Airlines, Hotels, and Retailers Concerned About Exclusion Due to Google’s Search Algorithm Changes

BRUSSELS- Lobbying groups for airlines, hotels, and retailers have called on EU tech regulators to ensure that Google considers their perspectives, not just those of major intermediaries, when implementing changes to comply with significant new tech regulations.

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In March, several groups, including Airlines for Europe—which counts Air France KLM and British Airways owner IAG as members—along with Hotrec, the European Hotel Forum, EuroCommerce, Ecommerce Europe, and Independent Retail Europe, voiced their concerns about the effects of the new regulations.

The EU’s Digital Markets Act (DMA) sets a series of regulations for Google and five other major tech companies to enhance user choice and improve competition. However, various groups have expressed concerns that these changes might negatively impact their revenues. In a joint letter dated May 22 to EU antitrust chief Margrethe Vestager and EU industry chief Thierry Breton, they indicated that their concerns have only increased since their initial expression of worry.

“Our industries have serious concerns that currently considered solutions and requirements for implementing the DMA could further increase discrimination,” they wrote.
“Initial observations indicate that these changes risk severely depleting direct sales revenues of companies by giving more prominence to powerful online intermediaries due to the preferential treatment they would receive,” they said.”

The Commission, which is now investigating Google for possible DMA breaches, did not immediately respond to a request for comment.
Google, which in a March blog post said changes to search results give large intermediaries and aggregators more traffic and less for hotels, airlines, merchants and restaurants, had no immediate comment.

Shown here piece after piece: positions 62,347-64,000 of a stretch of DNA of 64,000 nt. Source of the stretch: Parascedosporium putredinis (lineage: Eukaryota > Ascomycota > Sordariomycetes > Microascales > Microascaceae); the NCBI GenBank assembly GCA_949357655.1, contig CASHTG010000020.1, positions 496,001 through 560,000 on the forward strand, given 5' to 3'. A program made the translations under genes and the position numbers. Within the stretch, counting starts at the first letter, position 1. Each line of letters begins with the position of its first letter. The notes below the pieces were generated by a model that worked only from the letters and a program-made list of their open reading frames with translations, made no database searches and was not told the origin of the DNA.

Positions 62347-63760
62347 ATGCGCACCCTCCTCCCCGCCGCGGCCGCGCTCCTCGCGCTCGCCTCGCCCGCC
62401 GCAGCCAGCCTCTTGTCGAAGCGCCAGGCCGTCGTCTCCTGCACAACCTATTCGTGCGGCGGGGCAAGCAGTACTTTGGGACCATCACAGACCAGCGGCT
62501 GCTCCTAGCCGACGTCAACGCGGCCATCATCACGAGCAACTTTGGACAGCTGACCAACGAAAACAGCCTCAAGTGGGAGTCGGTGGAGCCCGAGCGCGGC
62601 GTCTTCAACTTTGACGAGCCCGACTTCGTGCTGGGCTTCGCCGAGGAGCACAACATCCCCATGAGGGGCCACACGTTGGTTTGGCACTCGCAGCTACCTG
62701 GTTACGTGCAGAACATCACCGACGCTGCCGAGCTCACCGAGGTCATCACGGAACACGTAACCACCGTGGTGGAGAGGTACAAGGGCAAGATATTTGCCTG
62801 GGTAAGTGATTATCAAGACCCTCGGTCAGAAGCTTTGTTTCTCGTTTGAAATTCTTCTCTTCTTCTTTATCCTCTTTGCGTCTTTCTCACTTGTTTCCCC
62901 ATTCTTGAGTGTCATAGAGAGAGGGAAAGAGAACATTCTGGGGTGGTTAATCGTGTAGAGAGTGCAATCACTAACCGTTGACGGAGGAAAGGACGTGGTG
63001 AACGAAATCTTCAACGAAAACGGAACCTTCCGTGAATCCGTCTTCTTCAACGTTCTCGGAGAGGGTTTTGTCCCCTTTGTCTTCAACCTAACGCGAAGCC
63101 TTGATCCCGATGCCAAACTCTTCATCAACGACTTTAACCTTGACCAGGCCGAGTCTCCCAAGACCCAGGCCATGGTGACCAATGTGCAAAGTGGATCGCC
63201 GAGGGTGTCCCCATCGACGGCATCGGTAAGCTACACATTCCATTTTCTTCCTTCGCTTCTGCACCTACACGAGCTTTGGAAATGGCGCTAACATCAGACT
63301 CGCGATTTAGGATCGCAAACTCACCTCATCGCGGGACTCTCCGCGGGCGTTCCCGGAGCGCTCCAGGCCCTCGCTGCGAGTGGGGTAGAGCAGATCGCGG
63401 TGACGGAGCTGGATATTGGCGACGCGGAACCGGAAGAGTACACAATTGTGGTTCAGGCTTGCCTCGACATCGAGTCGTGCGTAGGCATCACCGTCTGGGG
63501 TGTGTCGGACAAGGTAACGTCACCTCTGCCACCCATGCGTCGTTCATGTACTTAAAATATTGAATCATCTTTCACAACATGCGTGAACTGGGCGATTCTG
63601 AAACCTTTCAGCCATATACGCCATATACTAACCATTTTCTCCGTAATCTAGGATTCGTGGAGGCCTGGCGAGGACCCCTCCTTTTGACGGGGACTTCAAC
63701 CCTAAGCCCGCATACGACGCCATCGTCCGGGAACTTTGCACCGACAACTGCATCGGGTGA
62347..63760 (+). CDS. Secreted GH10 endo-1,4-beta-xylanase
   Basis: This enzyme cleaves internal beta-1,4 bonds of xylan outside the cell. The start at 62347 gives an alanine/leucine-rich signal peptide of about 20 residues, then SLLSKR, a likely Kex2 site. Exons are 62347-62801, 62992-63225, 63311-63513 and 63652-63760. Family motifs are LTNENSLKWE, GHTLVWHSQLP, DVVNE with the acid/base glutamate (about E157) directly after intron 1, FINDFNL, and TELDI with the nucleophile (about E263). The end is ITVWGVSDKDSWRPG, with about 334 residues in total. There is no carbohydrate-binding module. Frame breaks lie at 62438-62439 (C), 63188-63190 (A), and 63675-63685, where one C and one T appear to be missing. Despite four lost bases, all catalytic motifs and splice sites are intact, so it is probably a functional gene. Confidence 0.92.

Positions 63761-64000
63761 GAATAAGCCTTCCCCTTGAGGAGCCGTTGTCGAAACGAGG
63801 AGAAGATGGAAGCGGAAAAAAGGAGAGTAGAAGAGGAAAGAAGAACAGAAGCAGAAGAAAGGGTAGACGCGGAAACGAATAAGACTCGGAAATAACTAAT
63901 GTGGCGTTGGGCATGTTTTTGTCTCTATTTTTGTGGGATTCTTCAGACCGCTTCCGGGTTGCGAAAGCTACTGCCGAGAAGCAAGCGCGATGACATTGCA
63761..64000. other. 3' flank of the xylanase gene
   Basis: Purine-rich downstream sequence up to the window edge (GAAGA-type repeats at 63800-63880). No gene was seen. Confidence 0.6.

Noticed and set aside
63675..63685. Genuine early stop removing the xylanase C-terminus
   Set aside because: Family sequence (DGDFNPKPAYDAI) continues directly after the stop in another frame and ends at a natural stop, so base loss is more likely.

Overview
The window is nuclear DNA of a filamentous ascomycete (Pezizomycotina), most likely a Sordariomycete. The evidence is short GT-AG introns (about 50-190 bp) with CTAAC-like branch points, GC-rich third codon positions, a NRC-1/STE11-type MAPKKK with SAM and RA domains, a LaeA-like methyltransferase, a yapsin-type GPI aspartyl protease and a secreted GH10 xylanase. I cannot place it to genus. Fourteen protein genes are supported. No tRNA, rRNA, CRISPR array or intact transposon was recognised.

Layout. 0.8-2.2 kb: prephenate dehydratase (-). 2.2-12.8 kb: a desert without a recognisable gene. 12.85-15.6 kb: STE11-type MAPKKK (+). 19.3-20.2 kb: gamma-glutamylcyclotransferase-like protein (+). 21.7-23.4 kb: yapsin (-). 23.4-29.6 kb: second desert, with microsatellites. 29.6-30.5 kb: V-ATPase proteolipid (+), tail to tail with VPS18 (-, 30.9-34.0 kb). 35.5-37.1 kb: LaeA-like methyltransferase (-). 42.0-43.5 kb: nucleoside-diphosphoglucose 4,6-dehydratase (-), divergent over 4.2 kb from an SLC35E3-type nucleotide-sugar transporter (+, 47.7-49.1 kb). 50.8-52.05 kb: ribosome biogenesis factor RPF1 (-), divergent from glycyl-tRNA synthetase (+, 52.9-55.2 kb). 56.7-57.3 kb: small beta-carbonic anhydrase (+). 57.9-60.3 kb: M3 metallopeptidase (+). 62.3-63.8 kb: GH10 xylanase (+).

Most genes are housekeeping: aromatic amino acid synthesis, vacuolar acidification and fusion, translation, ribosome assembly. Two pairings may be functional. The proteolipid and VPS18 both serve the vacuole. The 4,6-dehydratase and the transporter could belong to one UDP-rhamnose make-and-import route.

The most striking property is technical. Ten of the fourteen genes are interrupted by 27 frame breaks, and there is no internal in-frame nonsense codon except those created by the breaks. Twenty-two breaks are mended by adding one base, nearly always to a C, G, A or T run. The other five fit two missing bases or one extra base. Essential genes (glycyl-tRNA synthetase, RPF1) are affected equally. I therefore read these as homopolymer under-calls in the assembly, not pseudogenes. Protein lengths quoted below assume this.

“We are concerned that the non-compliance investigation refers only to the need to treat third-party services in a fair and non-discriminatory manner, without any acknowledgement of European businesses that also offer their services on Google,” the groups said.
Recent developments highlight that the airline, hotel, and retail industries are expressing concerns about Google’s compliance with the European Union’s Digital Markets Act (DMA). The DMA, which aims to foster fair competition and consumer choice, has led Google to make over 20 changes to its products, including alterations to search results and advertising practices. These changes have prompted worries that smaller businesses may lose visibility and revenue as Google’s updates could favor larger intermediaries​ (Hotel Management Network)​​ (Search Engine Land)​.
Industry groups, including Airlines for Europe and Hotrec, have voiced their fears that Google’s adjustments may further increase discrimination against direct suppliers like hotels and airlines, potentially reducing their direct sales​ (Hotel Management Network)​​ (Search Engine Land)​. They argue that the preferential treatment given to powerful online intermediaries could diminish the competitive opportunities for smaller players.